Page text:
An Ionic capital tops a fluted shaft on this Greek candelabrum or lampstand. Only a portion of the original candelabrum is preserved. The capital would originally have supported a sculpted figure and a further shaft before ending in a plate that would have supported an oil-burning lamp. As it survives, the most ornate part of this candelabrum is the elaborate tripod base supporting the shaft. Three lion's paws resting on spools form the feet of the tripod and floral motifs of palmettes, tendrils and leaves decorate the area where the legs meet.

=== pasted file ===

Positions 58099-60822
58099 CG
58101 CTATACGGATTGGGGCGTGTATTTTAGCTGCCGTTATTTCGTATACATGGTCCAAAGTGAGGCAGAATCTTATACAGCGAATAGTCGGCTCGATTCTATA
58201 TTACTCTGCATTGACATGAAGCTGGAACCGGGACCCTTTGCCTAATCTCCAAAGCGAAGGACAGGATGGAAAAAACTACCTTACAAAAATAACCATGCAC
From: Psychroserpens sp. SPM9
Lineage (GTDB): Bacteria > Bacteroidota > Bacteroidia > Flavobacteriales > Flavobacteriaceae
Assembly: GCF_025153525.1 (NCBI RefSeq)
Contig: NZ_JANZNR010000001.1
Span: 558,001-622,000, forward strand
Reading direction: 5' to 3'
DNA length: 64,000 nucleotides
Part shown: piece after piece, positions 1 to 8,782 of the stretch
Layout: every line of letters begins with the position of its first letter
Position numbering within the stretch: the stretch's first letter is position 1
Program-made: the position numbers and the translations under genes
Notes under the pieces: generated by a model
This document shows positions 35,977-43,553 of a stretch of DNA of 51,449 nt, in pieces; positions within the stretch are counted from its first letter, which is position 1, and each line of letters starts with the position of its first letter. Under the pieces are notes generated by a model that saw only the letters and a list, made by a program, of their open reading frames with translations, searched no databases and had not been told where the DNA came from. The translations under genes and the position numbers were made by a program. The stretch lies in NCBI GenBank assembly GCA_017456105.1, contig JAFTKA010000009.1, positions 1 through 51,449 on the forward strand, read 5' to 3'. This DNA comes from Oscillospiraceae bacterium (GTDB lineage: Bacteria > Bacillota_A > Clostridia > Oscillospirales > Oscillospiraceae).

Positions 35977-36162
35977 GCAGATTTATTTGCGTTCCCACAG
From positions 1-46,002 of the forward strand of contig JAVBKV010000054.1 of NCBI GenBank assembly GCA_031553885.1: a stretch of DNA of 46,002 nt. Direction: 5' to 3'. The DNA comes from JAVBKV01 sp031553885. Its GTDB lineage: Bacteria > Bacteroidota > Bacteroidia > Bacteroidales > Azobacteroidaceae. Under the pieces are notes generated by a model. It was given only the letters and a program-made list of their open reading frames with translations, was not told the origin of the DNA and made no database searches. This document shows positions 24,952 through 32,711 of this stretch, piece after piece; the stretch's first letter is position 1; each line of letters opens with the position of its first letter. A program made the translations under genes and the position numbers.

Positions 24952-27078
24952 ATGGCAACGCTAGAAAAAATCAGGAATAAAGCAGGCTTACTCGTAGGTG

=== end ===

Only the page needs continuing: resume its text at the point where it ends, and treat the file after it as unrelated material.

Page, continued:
In the late 500s B.C., artisans in the Greek colonies in south Italy appear to have begun creating lampstands of this sort. The lampstands show a marked similarity to Etruscan candelabra and the South Italian artists may have been influenced by these Etruscan objects. At this time, a bronze lampstand such as this one would have been a very luxurious household furnishing, even in wealthy South Italy.